The comedian's 'Bad Listener' offers both a fuller portrait of the artist and a lesson on better engaging with one another

For Nickey Winkelman, the easiest part of putting together “Bad Listener,” her debut one-woman show, was assembling the mannequin with which she'll share the stage.

The nameless figure — Winkelman said giving it a name might have made an already odd situation “almost too real” — arrived in six parts (legs, arms, torso and head) and the comedian snapped it together within 10 minutes of unboxing. Everything else about the show, though, has seemingly been years in the making.

“It dates as far back as college,” said Winkelman, who will perform a sold-out “Bad Listener” at Up Front at Shadowbox Live on Tuesday, Oct. 29 (a second staging is likely in December). “My senior year of college I studied drama, and the last project you do is a one-person show. And I left school before I could do it, with only a quarter left before graduation, because I was struggling with mental health and struggling with addiction. … This is a way for me to finish that on my own.”

“Bad Listener” started off as a joke, with Winkelman and friends going in circles, each person saying what their one-person show would be. When it got to Winkelman, the comedian cracked that her production would actually be “a one-mannequin show.” Gradually, though, this idea evolved from a silly pun to something more serious, with Winkelman portraying a handful of characters that have extended, one-sided conversations with the mannequin, which Winkelman described as the show's central character, making her a secondary player of sorts in her own one-woman staging.

“There have always been things I wanted to say that I didn't feel would fit my standup voice, and this gave me an opportunity to talk about those things — things that were either more serious or personal,” Winkelman said. “I'm still finding ways to make it funny, but I think there's something humorous about having a mannequin onstage, so that has helped guide me in being able to talk about some of these more serious things.

“I've struggled a lot with mental illness, and it's something I've always wanted to talk about more in my standup, because I think it's a good way to reach other people who struggle with it, but I've always had difficulties with making it funny, maybe because I'm not at a point in my life yet where it's funny to me, which makes it hard to find a way to make it funny to others. So this is a great way for me to talk about it in a personal way, but also sort of deflect from it feeling too personal, because I'm able to talk about it as a character rather than myself.”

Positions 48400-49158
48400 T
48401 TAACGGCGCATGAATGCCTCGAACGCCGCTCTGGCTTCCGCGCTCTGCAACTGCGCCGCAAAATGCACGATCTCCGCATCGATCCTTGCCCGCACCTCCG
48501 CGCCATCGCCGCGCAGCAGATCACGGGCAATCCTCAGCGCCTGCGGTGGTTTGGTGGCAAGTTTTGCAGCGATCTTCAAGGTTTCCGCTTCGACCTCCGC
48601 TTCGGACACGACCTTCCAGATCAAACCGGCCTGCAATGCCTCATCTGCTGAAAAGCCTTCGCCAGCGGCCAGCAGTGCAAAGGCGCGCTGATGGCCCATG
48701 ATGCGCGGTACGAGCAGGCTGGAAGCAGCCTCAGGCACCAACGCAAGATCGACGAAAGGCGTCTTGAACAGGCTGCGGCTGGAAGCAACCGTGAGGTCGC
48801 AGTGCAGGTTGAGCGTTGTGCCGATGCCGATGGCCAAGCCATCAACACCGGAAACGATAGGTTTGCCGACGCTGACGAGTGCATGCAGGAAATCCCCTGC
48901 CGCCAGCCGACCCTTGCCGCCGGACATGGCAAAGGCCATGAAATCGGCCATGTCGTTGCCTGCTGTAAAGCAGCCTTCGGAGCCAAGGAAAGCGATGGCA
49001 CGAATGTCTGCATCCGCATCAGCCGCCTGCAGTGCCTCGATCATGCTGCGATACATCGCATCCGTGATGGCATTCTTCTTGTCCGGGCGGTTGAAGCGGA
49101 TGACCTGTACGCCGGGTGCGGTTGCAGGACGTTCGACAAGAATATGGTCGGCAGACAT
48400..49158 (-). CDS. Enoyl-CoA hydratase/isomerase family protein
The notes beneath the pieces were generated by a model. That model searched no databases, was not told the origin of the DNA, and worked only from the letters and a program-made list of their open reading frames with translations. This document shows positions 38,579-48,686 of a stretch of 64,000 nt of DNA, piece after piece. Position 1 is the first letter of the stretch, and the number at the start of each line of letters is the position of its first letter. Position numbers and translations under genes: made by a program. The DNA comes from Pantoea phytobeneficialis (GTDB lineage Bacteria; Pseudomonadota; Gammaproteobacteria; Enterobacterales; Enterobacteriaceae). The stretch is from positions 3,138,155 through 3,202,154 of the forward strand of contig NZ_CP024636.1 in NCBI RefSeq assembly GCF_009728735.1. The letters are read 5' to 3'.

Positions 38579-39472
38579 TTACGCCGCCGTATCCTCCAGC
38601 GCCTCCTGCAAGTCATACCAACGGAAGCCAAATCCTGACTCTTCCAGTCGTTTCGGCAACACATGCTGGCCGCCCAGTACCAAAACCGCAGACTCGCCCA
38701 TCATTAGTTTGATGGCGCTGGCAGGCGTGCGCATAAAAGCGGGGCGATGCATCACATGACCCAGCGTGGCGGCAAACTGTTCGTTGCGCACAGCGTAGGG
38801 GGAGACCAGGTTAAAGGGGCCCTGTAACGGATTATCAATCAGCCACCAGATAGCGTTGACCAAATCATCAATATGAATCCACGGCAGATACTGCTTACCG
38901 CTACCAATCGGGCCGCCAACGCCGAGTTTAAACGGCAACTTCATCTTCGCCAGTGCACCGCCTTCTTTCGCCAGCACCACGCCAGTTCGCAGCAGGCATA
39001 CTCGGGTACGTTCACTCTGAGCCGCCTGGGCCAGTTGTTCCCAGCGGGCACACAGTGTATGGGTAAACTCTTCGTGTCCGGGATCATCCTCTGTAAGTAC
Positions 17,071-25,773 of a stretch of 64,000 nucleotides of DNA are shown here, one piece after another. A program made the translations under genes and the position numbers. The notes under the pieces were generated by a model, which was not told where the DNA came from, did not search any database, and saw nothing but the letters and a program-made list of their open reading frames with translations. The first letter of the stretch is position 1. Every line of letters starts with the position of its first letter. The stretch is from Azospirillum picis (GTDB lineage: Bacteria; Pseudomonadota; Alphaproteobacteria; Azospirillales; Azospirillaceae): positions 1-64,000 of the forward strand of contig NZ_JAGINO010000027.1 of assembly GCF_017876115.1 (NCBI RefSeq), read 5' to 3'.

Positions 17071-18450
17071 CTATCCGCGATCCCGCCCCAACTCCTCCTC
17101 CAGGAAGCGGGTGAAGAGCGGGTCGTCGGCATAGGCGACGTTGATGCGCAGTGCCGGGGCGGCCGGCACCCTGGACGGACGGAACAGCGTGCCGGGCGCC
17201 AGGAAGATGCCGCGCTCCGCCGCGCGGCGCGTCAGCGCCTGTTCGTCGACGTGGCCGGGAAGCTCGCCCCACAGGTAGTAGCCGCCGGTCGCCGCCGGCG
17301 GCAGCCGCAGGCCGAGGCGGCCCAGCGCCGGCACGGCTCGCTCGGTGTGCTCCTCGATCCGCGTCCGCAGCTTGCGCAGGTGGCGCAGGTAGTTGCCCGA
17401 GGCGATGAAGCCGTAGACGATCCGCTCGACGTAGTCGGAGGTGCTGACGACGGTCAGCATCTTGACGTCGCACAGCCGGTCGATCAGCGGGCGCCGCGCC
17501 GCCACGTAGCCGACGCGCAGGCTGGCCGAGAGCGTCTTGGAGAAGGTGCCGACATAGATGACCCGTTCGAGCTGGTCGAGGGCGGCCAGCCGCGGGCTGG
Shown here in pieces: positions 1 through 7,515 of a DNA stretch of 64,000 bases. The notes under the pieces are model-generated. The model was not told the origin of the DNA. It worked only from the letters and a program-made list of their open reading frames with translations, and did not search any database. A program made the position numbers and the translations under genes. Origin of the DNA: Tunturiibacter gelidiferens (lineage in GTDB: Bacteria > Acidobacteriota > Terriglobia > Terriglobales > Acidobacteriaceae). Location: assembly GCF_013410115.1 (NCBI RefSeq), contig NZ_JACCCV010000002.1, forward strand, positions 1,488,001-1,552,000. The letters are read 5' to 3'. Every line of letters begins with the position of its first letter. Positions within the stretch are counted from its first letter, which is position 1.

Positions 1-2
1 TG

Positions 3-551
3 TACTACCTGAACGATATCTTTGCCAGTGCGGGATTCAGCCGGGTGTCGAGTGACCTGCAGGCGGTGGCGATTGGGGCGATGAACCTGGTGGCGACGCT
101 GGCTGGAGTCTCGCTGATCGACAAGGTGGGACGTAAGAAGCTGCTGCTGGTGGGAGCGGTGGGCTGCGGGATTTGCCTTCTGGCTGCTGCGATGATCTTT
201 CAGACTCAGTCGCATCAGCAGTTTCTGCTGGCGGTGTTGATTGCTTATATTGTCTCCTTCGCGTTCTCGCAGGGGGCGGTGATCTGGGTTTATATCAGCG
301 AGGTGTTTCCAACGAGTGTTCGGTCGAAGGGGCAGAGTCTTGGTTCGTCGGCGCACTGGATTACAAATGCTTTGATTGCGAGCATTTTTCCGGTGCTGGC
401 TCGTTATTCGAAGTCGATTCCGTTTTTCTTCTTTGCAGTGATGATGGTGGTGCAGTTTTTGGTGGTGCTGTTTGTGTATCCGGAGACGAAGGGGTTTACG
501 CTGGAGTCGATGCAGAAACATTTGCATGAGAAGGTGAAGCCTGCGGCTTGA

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When Winkelman started writing, the material leaned more toward campy humor. But as she continued working, often delivering long monologues at home to the mannequin, which started to take on an increasingly defined, borderline human presence (Winkelman would occasionally catch herself saying “hello” to it before beginning rehearsal), more personal details emerged and the tone of the show began to shift dramatically. The physical presence of the mannequin played a part in this change, with everything down to the positioning of its head shaping the tone of the material.

“Her head is sort of tilted down, which I was initially surprised at, but most mannequins are in stores or window fronts, so they're up higher, and that downward gaze makes sense,” Winkelman said. “But standing next to her, it really looks like she's not paying attention, which started to play into the theme.”

Winkelman portrays a range of characters in the show that orbit the "starring" mannequin. In reality, though, each reflects a different aspect of the comedian's persona, combining to offer as full of an onstage portrait as she has provided up to this point in her career.

“There's a part of myself that's very concerned with safety, and that became a character. Part of me is a mom, so there's a friend of the mannequin that is a mom. Then part of me is a host, which is probably the part most people know of me through comedy, and the first character I play is the host of the show,” Winkelman said.

But even more than offering a chance to better learn what makes her tick, Winkelman hopes that attendees leave with the consideration that each of us, at times, has been that bad listener, and that it's OK to set that phone aside from time to time and engage with one another.

“A running theme throughout is our obsession with screens, and everything being about phones and computers rather than talking to each other directly. … It all becomes so addictive, and we convince ourselves, 'Oh, I need this for work,' or, 'I need this for this or that,' and then we get distracted by all those things that we don't need,” she said. “So, yeah, I've thought about what I want people to leave the show with, and I do want them to leave knowing me better, but I also want them to leave with the encouragement to interact more with the people in their lives.”